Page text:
Nanaimo Unique Kids Organization, a non-profit, seeks to raise $8,000 for a play structure to help children remain active during the COVID-19 pandemic. (Chris Bush/News Bulletin)
Nanaimo Unique Kids Organization asking for help fundraising for play structure

Physical activities have been limited due to COVID-19 restrictions, says non-profit

Police in Nanaimo hope to find the owner of a Giant Reign mountain bike that was seized after a man was spotted riding it without a helmet on the wrong side of the road on Christmas Eve. (Photo submitted)
Nanaimo RCMP suspicious to find expensive bike covered in layer of duct tape

Police looking for owner of Giant Reign mountain bike that they believe was stolen

A still from surveillance footage showing a confrontation in the entranceway at Dolly’s Gym on Nicol Street on Friday morning. (Image submitted)
Troublemaker causes pain and damage at downtown Nanaimo gym

VIDEO: Suspect breaks fire alarm, slams door on business owner’s foot after attempting to defraud her

Emergency crews were called to a crash involving a car and a minivan Saturday afternoon at the old Island Highway and Mary Ellen Drive. (Greg Sakaki/News Bulletin)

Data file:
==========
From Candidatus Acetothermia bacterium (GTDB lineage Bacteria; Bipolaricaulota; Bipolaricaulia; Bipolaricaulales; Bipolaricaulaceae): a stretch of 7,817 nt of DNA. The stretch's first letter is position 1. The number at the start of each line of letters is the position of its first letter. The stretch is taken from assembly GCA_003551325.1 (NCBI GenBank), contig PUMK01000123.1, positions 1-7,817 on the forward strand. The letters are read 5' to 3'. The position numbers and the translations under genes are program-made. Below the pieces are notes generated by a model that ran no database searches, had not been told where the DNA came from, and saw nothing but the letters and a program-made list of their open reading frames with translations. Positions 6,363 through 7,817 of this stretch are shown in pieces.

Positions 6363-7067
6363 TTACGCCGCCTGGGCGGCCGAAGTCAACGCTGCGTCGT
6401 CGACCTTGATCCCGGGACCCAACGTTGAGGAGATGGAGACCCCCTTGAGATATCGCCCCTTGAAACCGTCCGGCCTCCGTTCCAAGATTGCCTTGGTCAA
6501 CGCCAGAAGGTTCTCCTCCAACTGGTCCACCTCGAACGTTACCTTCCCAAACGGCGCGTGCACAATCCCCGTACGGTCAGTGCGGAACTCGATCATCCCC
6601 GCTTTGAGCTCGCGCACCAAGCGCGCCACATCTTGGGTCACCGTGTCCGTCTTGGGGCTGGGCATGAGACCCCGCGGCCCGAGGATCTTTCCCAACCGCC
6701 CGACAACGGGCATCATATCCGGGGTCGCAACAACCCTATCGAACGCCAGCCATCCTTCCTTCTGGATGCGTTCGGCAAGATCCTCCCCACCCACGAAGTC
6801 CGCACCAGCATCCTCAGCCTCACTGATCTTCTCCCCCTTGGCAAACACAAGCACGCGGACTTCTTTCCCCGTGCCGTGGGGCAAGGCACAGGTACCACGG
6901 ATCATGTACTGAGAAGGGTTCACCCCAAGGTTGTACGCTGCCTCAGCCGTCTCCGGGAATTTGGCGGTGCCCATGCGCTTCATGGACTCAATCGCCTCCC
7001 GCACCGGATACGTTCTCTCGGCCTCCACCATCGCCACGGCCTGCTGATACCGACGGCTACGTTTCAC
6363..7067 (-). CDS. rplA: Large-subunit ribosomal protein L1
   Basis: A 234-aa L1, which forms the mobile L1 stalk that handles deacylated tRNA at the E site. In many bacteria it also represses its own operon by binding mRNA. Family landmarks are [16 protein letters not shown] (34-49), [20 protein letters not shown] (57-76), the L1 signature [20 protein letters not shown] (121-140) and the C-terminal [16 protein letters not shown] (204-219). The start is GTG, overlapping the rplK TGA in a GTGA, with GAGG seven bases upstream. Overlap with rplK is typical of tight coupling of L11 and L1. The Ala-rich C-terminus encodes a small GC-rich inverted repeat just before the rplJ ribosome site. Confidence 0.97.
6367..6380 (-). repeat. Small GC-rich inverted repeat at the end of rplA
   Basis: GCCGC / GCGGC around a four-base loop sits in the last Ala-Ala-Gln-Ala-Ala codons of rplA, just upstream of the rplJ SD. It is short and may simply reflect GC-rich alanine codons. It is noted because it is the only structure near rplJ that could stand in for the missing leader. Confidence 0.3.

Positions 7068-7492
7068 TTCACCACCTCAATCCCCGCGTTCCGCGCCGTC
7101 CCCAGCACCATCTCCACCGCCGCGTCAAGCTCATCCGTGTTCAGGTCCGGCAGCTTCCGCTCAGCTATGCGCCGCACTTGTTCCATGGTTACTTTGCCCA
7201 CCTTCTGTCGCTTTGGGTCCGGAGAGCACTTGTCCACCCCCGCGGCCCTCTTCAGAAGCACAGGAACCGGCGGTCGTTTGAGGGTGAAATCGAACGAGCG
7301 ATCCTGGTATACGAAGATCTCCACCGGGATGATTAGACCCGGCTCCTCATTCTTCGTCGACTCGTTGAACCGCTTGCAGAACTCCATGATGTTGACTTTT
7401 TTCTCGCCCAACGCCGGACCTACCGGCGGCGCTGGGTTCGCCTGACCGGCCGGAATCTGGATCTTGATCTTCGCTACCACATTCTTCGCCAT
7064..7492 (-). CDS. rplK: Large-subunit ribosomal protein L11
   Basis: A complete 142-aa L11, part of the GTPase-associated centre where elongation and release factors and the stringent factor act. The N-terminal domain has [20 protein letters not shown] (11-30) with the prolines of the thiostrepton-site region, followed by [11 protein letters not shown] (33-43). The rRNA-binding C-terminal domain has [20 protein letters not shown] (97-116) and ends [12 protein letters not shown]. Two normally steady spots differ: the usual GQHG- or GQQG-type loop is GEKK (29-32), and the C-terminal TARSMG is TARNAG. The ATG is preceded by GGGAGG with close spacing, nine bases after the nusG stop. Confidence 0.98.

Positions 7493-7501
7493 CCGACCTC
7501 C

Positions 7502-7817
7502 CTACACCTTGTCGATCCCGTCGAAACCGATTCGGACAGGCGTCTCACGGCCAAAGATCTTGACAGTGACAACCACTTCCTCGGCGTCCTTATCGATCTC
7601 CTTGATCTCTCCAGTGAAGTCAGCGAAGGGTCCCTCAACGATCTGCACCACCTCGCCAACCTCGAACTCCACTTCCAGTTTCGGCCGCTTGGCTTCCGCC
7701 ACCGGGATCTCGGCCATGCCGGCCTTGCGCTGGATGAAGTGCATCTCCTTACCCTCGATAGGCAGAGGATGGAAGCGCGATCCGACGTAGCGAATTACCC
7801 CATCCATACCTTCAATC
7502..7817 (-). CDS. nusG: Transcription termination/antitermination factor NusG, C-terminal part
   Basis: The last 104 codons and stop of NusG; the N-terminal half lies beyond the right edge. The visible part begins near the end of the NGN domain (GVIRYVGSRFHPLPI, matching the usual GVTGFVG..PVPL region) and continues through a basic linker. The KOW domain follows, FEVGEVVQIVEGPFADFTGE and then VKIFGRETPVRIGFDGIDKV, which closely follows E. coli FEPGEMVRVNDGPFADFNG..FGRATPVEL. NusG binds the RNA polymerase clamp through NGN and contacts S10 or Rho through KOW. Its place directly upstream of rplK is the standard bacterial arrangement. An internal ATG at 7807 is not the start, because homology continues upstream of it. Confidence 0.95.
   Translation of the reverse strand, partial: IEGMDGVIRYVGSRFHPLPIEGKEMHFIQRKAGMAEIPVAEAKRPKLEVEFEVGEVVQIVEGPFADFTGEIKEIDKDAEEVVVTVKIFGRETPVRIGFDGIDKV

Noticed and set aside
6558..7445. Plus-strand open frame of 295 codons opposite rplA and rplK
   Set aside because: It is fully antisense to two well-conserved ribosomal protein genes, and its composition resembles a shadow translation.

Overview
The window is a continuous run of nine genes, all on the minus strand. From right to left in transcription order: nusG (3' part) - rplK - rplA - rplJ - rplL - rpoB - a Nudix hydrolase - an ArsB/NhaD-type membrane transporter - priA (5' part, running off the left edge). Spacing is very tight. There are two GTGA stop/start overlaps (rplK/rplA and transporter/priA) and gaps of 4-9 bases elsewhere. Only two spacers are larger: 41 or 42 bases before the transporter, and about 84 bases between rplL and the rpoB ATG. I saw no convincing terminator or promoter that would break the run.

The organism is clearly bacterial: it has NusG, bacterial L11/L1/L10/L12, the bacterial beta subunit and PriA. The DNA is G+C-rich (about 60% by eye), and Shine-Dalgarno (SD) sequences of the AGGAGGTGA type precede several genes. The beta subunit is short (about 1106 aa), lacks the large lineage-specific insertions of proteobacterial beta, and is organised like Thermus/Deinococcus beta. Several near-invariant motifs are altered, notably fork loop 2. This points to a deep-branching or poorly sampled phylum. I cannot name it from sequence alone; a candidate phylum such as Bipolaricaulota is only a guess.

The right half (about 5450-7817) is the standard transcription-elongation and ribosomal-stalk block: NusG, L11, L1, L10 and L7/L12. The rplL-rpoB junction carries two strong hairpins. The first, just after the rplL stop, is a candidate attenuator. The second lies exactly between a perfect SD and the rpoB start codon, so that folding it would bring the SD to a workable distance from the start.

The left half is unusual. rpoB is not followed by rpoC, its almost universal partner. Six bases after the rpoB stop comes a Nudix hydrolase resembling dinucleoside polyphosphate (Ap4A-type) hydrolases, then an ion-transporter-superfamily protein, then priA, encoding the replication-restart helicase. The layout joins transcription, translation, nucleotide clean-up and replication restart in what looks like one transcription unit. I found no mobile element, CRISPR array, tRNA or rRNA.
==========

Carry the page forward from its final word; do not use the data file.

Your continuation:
One person taken to hospital after crash in north Nanaimo

Car and minivan collided Saturday at the intersection of the old Island Highway and Mary Ellen Drive

Cyclists pick up swag and cycling trail maps at city Bike to Work Week ‘celebration station’ a few years ago. (News Bulletin file photo)
City of Nanaimo’s active transportation plan will be about more than infrastructure

City working on goals to double walking trips and quintuple cycling and busing trips

Canada’s chief public health officer Dr. Theresa Tam at a press conference last year. (Canadian Press photo)
LETTER TO THE EDITOR: Better federal vaccine planning badly needed

Why hasn’t Parliament done more to protect seniors and care homes, asks letter writer